Maryland State Archives
Museum Online

Straddling Secession:
Thomas Holliday Hicks
and the Beginning of the Civil War in Maryland

Rioting in Baltimore, April 19, 1861
From Harper's Weekly, May 4, 1861
MSA SC 4645-6-2

While Hicks continued to insist that the time was not right for a special session, events around the country continued to build towards war. On April 12, 1861, southern troops shelled and captured Fort Sumter in Charleston, South Carolina. With the beginning of armed conflict, the Federal government began to mobilize troops, and started to reinforce Washington. Protecting the national capital quickly was critical, since it was surrounded by two states, Maryland and Virginia, with large secessionist populations.

Bringing troops into Washington by train required passing through Maryland and crossing Baltimore on foot to change trains, a dangerous proposition. On April 19, soldiers from the 6th Massachusetts Regiment were attacked in Baltimore, sparking riots that killed five soldiers and twelve civilians, depicted in the engraving above. Hicks and Baltimore Mayor George William Brown had requested that no Federal troops pass through Maryland, citing concerns that doing so would provoke violence and claiming that it was unconstitutional, or at least unjust, for Federal troops to enter the state. In an effort to prevent further violence in Baltimore, the Federal government instead brought troops by steamship to Annapolis, over Hicks' objections. For the duration of the war, Annapolis remained several important Union encampments, including Camp Parole, shown below at left, and an army hospital on the grounds of St. John's College, show at right.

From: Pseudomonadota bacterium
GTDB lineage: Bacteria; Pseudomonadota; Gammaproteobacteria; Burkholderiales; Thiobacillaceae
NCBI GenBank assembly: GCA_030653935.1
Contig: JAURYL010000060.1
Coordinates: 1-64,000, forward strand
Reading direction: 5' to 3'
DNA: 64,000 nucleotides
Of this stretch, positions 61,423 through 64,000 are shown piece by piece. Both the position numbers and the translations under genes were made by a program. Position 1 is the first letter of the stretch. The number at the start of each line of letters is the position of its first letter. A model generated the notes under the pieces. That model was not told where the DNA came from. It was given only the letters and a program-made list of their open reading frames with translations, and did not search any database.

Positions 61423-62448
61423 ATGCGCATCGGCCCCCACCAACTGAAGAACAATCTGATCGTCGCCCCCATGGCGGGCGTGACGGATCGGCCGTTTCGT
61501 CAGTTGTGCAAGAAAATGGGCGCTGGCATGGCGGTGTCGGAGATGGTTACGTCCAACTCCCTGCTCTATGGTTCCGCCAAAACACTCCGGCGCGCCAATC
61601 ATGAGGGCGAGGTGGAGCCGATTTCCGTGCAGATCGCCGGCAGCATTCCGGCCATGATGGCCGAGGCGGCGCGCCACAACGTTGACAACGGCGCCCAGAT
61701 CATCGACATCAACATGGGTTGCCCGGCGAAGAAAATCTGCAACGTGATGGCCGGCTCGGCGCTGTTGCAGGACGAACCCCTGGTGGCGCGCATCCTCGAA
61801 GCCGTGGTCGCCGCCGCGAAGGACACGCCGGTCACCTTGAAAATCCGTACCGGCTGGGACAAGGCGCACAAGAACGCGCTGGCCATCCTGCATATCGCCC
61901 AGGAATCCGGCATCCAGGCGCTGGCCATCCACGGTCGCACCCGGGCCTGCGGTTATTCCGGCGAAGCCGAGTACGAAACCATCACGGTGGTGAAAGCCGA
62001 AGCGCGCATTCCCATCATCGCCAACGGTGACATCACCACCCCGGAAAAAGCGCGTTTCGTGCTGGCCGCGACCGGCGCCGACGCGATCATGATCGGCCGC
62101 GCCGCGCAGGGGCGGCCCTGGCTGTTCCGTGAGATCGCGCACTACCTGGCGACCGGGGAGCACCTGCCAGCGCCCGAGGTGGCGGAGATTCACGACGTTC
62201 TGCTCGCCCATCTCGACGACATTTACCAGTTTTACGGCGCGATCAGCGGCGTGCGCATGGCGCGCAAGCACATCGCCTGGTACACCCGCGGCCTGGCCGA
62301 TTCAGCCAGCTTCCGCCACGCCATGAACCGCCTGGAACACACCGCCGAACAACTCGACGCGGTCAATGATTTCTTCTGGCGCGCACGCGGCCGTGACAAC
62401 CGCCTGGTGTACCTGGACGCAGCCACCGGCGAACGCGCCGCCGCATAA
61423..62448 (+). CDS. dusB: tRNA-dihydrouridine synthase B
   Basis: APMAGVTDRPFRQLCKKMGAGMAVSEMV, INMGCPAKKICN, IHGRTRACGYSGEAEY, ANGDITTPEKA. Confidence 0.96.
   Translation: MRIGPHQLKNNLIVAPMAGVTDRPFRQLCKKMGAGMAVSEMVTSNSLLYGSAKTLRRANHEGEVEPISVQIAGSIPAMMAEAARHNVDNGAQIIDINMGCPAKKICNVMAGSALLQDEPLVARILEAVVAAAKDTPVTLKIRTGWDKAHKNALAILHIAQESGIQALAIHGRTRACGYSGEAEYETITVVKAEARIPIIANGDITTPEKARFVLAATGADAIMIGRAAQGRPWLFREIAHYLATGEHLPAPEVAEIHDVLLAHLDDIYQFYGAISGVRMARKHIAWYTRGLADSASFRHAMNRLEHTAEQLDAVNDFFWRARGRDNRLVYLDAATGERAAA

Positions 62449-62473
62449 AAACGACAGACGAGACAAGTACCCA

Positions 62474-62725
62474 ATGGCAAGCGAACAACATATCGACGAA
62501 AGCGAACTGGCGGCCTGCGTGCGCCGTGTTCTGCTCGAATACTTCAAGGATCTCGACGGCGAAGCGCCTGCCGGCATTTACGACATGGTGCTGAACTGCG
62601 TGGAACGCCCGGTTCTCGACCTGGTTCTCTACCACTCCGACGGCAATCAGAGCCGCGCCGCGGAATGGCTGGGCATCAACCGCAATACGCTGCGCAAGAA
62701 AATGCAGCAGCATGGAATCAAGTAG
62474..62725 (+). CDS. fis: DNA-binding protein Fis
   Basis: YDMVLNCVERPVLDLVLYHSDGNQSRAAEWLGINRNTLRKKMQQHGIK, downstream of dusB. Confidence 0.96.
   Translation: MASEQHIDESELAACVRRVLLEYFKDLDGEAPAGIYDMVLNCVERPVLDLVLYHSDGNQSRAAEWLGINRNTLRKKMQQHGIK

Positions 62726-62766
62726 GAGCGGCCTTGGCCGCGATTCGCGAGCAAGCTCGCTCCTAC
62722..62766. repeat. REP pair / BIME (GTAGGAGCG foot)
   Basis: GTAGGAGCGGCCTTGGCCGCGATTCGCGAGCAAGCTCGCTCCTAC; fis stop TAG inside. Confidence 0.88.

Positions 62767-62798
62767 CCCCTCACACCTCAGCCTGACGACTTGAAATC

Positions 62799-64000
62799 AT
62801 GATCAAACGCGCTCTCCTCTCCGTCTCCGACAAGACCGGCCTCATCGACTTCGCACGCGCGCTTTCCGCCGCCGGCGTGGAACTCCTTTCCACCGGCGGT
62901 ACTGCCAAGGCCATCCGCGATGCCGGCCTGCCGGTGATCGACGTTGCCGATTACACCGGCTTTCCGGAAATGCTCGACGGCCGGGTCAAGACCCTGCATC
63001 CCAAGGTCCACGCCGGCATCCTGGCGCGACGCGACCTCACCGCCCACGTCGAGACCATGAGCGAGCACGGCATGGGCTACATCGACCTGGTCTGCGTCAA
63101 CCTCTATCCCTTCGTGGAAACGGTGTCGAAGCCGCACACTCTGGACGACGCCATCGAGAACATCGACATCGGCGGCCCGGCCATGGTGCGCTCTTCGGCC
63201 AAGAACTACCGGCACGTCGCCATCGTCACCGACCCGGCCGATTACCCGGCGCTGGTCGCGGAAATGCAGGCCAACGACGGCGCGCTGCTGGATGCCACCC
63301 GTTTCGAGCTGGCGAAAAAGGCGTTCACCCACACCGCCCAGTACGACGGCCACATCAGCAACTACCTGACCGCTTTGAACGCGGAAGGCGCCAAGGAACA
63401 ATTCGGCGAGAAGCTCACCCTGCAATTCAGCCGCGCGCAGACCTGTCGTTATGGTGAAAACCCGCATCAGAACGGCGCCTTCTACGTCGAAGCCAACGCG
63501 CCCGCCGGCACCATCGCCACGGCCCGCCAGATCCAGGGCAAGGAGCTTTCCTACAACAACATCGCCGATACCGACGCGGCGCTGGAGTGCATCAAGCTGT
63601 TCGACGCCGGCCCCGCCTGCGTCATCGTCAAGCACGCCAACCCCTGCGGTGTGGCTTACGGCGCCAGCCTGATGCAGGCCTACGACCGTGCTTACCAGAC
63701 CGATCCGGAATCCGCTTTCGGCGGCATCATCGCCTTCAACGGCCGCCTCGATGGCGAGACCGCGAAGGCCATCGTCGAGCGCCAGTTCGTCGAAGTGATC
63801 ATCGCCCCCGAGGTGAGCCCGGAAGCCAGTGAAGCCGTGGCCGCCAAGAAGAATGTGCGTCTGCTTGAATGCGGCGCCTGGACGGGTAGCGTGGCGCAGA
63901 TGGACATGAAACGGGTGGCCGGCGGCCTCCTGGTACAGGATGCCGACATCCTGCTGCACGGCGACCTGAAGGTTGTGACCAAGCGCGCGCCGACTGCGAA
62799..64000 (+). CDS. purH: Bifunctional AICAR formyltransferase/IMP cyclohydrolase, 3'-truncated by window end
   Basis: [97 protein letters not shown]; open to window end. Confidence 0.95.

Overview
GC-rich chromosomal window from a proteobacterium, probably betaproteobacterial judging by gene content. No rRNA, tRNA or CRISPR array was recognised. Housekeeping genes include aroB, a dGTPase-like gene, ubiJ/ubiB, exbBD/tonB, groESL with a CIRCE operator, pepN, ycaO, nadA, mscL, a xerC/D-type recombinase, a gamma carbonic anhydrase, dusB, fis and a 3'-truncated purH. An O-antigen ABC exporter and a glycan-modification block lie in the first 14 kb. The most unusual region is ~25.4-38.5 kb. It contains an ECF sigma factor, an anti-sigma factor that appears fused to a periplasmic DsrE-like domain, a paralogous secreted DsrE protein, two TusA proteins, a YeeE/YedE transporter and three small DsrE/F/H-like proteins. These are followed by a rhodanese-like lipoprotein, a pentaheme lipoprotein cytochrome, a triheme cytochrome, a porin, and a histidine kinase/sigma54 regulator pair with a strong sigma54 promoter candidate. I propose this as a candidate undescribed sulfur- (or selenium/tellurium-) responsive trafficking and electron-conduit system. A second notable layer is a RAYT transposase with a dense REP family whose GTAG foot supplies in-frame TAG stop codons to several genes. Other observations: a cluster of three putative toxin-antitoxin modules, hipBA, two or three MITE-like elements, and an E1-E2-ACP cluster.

Parole Camp Annapolis, M'd.
E. Sachse & Co., 1864
Courtesy of the Library of Congress
U.S. General Hospital, Division No. 1, 1864
Courtesy of the Edward G. Miner Library
University of Rochester Medical Center

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